Additionally, school-related LGBTQ equality got a boost when Florida's "Don't Say Gay/LGBTQ" law that banned LGBTQ content in schools was defanged. More than a dozen Florida parents, students, and teachers, plus LGBTQ organizations Equality Florida and Family Equality, who had challenged the law's constitutionality, reached a settlement with the state in March. While this does not repeal the law, it removes the most harmful, anti-LGBTQ aspects of the legislation. Among other things, it secures critical protections and clarifications like the restoration of free expression about sexual orientation and gender identity in classroom participation and assignments, and the affirmation that bullying and discrimination based on sexual orientation and gender identity is prohibited. The law still prohibits "classroom instruction" on sexual orientation or gender identity, but that must now be applied neutrally to all identities, LGBTQ or otherwise.

In contrast to Florida's intransigence, Washington State passed a new law in March that actually requires public schools to teach about the contributions and history of LGBTQ people. The state will require schools to update their curricula for the 2025-26 school year, and joins California, Colorado, Illinois, Nevada, New Jersey and Oregon, which have similar laws.

Another positive step for schools was a new set of regulations from the U.S. Department of Education in April, affirming that Title IX, part of a broader educational law, protects students and school employees from discrimination based on sexual orientation and gender identity, among other characteristics. Regulations addressing the inclusion of transgender, nonbinary, and intersex students in school sports, however, are still pending.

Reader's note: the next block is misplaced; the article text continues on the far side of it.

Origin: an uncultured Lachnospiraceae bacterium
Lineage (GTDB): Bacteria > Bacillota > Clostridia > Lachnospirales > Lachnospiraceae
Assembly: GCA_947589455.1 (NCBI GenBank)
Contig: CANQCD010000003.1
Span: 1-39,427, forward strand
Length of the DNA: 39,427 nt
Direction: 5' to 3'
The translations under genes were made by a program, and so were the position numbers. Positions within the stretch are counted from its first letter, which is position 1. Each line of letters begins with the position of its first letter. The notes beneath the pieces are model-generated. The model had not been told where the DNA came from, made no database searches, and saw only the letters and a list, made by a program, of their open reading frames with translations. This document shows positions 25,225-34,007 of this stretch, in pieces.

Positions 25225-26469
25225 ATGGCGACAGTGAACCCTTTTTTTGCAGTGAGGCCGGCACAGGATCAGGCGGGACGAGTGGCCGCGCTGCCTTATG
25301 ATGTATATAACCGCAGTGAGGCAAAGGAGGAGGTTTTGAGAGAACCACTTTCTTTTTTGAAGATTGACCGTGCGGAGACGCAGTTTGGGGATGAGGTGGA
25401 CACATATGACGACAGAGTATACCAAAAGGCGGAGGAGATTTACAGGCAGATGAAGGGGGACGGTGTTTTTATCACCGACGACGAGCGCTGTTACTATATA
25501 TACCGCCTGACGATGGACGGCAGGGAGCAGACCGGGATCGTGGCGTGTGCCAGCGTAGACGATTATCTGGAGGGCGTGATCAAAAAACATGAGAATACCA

The visibility of LGBTQ families in the media continues to grow as well. Recurring LGBTQ characters appeared on kid's and family shows on the Disney Channel, Netflix, Nickelodeon, Max, and Cartoon Network, according to GLAAD's "Where We Are on TV 2023-2024" report, released in April. And my own Database of LGBTQ Family Books has seen a continual wave of new titles this year.

Each of these victories, and many more besides, make me exceedingly proud of the vast community of LGBTQ families, and individuals of which I am part, and from whom I learn so much about joy, resilience, and hope. In that communal spirit, I want to invite all of you to join me for the 19th Annual LGBTQ Families Day on Monday, June 3, 2024, by sharing a family photo or message of support on social media with the hashtag #LGBTQFamiliesDay, or by celebrating in your community in whatever way uplifts the voices and experiences of any and all families with LGBTQ people in them.

However we choose to celebrate Pride this year, may it be a month to reflect on all that we are proud of, in our homes, communities, and the wider world, even as we renew our energy for the battles still ahead.

Dana Rudolph is the founder and publisher of Mombian (, a two-time GLAAD Media Award-winning blog and resource directory, plus a searchable database of 1,500+ LGBTQ family books.